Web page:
HOSTS- Jeremy Burns, Matthew Scott Phillips
TYPE- Ear Training
BUMPER MUSIC- "The Secondary Jig" (Area 47 Music)
ANNOUNCER- Mike Cunliffe
Continuing where episode 63 left off, this episode will review our previous discussions on diatonic chords and secondary functions. We will now add the secondary seven of V and seven of ii (iiº) chords. Listen for the chord qualities and use your theory brain to find out how to decipher these chord progressions. Use this skill to learn songs faster and know music better!
-See the second chord in the first measure. This chord is a diminished chord built on scale degree #4 (F#), in the bass and tenor voices.
-In the key of C major, the F#º is a CHROMATIC chord. It is the SECONDARY DOMINANT of the V chord (G major). The once natural F, is now an F#. It is acting as the LEADING TONE, moving up to the G (scale degree 5) in the chord that follows.
-The viiº/V in minor is the same chord as it is in major. Again, this chord is a diminished chord built on scale degree #4 (F#) that resolves to scale degree 5 (G).
-See the second chord in the first measure. This chord is a diminished chord built on scale degree #1 (C#), in the soprano voice.
-In the key of C major, the C#º is a CHROMATIC chord. It is the SECONDARY DOMINANT of the ii chord (D minor). The once natural C, is now a C#. It is acting as the LEADING TONE, moving up to the D (scale degree 2) in the chord that follows.
-Like the viiº/V example, the viiº/ii in minor is the same chord as it is in major. Again, this chord is a diminished chord built on scale degree #1 (C#) that resolves to scale degree 2 (D). The difference is that we have a diminished chord passing to another diminished chord. That's okay!
In this episode, our first example features a V/V chord, rather than the SECONDARY SEVEN chord, our focus. For more on that, check out episode 63. Meanwhile, we will skip to the next (2nd) example for our notated aids. Key of C major!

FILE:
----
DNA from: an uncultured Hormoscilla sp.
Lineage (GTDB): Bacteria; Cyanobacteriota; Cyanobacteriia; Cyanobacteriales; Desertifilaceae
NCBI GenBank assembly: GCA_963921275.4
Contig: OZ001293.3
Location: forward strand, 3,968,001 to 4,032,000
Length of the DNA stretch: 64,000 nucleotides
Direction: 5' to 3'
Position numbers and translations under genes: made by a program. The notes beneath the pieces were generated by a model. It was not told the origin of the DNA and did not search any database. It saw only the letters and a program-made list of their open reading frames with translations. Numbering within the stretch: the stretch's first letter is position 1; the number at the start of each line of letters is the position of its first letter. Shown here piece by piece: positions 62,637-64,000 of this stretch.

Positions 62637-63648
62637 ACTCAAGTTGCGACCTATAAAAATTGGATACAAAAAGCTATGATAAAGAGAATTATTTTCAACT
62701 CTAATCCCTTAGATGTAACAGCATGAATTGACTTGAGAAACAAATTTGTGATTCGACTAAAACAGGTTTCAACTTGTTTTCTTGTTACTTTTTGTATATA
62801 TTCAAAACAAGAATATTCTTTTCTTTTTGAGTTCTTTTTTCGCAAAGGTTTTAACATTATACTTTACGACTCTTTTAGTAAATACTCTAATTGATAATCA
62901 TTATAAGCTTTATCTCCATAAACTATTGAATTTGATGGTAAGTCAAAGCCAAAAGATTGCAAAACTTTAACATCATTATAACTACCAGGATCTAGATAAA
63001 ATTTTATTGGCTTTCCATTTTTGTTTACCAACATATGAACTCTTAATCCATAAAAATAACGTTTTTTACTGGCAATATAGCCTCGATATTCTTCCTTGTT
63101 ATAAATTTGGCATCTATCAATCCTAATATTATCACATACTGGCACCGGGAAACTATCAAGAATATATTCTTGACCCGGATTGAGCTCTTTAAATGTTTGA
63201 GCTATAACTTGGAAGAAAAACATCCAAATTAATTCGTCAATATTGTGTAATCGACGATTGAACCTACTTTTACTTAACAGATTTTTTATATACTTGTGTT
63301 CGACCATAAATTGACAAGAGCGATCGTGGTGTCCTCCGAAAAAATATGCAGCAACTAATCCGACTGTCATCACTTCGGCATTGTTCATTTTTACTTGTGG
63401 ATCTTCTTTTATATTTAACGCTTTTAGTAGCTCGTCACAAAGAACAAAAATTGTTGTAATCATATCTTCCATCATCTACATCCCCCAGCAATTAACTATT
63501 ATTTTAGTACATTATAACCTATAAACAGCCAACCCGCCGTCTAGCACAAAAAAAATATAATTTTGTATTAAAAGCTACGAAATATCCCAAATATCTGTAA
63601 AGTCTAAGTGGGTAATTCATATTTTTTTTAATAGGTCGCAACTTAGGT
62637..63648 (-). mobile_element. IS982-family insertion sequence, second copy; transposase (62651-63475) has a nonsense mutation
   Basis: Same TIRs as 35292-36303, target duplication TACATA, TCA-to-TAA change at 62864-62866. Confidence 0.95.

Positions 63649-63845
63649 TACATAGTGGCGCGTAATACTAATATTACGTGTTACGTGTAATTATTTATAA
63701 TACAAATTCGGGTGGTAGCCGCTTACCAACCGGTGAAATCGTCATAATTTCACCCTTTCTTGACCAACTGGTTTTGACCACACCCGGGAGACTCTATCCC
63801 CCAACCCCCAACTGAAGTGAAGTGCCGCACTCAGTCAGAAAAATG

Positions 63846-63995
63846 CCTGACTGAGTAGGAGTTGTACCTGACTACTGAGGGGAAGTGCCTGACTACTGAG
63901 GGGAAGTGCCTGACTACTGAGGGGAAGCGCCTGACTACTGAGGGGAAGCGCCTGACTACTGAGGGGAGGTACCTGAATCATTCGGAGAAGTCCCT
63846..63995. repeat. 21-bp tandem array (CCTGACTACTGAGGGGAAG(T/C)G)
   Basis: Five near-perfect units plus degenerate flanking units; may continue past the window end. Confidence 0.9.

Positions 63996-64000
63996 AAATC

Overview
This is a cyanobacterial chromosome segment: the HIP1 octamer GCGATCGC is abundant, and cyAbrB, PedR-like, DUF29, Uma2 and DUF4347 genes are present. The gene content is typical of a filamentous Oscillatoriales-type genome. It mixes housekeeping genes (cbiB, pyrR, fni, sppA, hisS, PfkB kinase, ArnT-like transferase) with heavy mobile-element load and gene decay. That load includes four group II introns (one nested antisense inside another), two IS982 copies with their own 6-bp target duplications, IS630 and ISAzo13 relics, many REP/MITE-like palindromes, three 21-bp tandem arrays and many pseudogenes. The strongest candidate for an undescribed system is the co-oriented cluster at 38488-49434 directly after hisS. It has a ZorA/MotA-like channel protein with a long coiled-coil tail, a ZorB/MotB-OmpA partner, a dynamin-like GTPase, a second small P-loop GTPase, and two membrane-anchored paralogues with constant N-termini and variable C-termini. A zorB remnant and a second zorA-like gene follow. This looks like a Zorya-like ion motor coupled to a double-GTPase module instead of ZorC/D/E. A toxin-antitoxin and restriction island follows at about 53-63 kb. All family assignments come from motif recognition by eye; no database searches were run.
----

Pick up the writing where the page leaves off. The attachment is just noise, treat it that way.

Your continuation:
Let's take four listens to identify this chord progression. Below is a good strategy on how to use your listens wisely for each time the progression is played.
1st LISTEN-THE BASS
Use this listen to focus on the bass line. In our first example, we hear the following scale degrees in the bass, beginning with scale degree 1 (C):
1 - 4 - #4 - 5 - 1
3rd LISTEN-THE THEORY BRAIN
Something harmonic is coming together! We now have enough information to ENGAGE OUR THEORY BRAIN and start making educated guesses at how this progression might develop. Here's an example of the process:
Ideally, this listen will be your confirmation listen. Check out all the voices you filled in and make sure they make sense with what you're hearing.
Here's what it will look like:
NOW LISTEN AS WE APPLY THIS APPROACH TO THE NEXT EXAMPLES
-When trying to determine which scale degree is in the highest voice, try singing down the scale from that note. If you feel you've reached the TONIC on the 3rd note down, that note is the 3rd. If you can keep going, perhaps not.
-Try practicing progressions using these chords, using CHORALE or KEYBOARD styles.
-Don't neglect the MINOR keys while working on these progressions.
-Try to get good at singing "in your head" or to your self. When you hear a chord, try to arpeggiate the notes in your head.
-Try to get good at identifying the bass lines when listening to music. These will be the first that you will want to identify when taking your listening exams.
-Budget your listens wisely. First identify the lowest notes. Second, identify the highest notes. Use the third listen to engage your theory brain and then the fourth to confirm.
MUSIC STUDENT 101